I do admire Jazz musicians who can improvise - I just don't have that skill. That being said, and perhaps because of me-being-me, I don't think it is essential.

November 16, 2018 at 10:16 PM · I play by ear when I play non-classical genres. I find that the theory knowledge isn’t as thorough in other genres and often I am the only one in the room who can read music, so I have no choice. Having perfect pitch is helpful to an extent, especially if those I am playing with can only describe what they are playing via fret numbers, or some other instrument specific terminology, but sometimes I can get bogged down and overly focused on a section of individual pitches and lose sight of the big picture.

November 16, 2018 at 10:28 PM · I was always able to improvise on the violin, but doing it on the piano opened up new horizons on the violin/viola.

Once, in my department, a Welsh consultant surgeon (my boss's husband) was discussing something with the boss of a parallel department (who had allowed me to collaborate with him in producing a publication), and they were saying to each other, "We'll play it by ear". I missed the opportunity to mutter (audibly) "Can't you go and play it somewhere else?"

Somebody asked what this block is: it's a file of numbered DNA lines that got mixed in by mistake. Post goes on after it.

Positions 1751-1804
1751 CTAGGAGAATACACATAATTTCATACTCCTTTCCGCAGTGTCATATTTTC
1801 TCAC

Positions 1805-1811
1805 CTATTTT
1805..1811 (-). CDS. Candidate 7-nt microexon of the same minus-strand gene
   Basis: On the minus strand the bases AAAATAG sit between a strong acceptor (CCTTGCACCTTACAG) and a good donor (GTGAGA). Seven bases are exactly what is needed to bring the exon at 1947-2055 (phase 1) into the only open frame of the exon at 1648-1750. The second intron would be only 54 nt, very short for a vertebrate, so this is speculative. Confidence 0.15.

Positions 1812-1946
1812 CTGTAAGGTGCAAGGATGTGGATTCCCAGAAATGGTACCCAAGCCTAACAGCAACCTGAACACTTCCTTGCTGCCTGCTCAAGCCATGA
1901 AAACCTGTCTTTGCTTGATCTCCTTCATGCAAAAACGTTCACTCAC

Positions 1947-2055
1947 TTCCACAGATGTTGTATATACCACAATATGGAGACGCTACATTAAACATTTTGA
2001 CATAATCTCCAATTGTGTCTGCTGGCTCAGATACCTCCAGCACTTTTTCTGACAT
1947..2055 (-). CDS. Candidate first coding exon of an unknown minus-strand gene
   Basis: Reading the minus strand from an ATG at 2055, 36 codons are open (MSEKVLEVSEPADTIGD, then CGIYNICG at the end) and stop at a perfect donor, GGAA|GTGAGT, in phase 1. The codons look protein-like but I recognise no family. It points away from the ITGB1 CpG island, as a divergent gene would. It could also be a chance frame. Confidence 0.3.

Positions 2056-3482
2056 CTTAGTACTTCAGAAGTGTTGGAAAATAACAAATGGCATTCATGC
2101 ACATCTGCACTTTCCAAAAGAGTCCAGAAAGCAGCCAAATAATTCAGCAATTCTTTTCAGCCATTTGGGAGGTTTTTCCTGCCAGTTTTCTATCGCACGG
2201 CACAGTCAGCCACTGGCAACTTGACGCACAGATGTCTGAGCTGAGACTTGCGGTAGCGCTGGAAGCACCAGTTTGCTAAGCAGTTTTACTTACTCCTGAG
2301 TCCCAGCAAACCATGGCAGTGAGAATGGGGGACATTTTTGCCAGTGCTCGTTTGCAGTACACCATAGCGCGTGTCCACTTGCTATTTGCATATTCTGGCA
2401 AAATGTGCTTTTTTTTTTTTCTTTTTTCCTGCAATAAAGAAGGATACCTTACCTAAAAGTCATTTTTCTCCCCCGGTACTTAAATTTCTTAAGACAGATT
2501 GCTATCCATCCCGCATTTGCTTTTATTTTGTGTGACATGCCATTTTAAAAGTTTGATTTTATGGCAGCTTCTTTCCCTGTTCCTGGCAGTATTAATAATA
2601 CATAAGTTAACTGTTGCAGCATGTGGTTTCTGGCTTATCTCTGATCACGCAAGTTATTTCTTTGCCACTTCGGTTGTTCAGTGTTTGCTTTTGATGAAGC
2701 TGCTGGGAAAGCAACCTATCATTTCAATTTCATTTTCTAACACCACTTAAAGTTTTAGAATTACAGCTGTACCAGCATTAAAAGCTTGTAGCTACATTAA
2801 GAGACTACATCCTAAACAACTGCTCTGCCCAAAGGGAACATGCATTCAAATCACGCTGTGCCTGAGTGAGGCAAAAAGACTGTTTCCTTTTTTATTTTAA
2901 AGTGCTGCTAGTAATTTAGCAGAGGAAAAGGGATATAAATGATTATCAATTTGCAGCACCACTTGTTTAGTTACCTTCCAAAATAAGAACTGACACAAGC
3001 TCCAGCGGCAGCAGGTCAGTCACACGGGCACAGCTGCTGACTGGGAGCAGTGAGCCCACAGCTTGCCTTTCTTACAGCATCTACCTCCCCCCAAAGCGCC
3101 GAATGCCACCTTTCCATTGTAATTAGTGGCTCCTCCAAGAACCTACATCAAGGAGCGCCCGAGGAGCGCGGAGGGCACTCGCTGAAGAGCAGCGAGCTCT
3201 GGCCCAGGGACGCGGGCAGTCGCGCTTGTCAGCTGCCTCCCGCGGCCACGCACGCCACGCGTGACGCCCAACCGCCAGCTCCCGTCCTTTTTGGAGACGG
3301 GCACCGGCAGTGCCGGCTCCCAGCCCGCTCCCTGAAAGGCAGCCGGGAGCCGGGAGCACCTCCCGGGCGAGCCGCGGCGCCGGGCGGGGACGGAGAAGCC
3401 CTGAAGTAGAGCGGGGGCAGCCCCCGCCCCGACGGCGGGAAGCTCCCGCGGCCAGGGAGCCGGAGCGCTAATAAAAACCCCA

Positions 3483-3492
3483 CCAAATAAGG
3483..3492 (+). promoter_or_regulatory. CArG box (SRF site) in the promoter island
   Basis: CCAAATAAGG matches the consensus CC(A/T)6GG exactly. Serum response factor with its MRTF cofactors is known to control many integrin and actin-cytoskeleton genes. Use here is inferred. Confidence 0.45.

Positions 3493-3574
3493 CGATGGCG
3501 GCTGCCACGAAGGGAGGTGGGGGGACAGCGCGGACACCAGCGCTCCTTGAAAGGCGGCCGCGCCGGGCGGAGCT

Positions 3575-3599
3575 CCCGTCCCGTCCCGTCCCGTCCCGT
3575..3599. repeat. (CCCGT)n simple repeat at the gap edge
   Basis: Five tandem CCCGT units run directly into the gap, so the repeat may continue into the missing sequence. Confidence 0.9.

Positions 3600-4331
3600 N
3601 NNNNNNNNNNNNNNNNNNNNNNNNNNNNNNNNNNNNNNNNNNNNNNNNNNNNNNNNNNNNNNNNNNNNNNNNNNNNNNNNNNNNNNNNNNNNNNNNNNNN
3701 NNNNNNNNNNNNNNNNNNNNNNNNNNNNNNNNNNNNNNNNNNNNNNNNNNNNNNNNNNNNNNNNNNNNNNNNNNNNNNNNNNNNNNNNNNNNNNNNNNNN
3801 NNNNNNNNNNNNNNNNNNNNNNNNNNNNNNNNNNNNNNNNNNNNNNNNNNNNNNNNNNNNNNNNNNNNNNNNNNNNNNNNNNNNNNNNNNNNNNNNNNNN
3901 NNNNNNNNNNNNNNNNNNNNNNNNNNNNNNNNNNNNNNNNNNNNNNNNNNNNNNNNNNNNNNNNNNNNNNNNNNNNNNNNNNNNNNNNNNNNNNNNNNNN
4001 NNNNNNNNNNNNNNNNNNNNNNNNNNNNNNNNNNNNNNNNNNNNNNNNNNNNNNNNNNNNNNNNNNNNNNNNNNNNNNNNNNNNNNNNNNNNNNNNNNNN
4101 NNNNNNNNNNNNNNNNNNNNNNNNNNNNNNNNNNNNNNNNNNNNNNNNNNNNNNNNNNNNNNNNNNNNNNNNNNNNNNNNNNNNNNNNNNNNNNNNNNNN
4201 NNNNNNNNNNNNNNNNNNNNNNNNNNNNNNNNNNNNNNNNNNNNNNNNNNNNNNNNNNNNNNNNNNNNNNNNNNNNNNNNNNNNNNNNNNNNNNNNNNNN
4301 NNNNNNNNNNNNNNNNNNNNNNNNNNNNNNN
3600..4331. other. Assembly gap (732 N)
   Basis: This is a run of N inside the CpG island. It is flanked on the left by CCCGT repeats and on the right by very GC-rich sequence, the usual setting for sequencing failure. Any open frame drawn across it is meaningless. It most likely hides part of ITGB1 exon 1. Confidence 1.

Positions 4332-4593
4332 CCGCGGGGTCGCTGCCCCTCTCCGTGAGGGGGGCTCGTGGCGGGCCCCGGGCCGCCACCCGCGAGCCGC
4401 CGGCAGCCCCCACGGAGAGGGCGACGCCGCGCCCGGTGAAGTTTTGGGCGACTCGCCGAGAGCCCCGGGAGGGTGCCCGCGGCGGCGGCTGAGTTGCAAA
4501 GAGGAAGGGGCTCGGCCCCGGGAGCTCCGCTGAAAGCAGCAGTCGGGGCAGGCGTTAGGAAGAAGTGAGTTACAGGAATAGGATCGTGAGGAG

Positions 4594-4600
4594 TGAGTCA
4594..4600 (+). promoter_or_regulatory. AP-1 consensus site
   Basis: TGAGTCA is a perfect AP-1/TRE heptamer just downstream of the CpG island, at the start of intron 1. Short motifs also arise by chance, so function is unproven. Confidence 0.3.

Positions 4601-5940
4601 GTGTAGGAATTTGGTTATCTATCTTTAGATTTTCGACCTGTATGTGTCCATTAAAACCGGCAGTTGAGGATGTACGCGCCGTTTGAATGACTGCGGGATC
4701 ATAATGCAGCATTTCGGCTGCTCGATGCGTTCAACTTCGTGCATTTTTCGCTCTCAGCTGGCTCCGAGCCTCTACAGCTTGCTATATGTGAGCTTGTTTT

November 16, 2018 at 11:10 PM · For a country/western tune, one piece of software slowed the song down while a music notation program added cumulative timing to 1/1000 second to each empty bar. It took a while to transcribe one measure or more at a time. Finally created the sheet music after a few hours.

November 17, 2018 at 12:12 AM · So 70% of us can play by ear? Really? I can't.

The fact is of course that the reflexes trained in classical lessons go from the from the picture on the paper to the fingers, not from the tone. If they don't I can't see any sight reading happening.

I can read a melody and know how it sounds but I have to have the notes to play it easily.

November 17, 2018 at 12:38 AM · I can pick up something new with some trial and error, if I can hear it in my head. Once I know something, I can play by memory, which is somewhere in between really.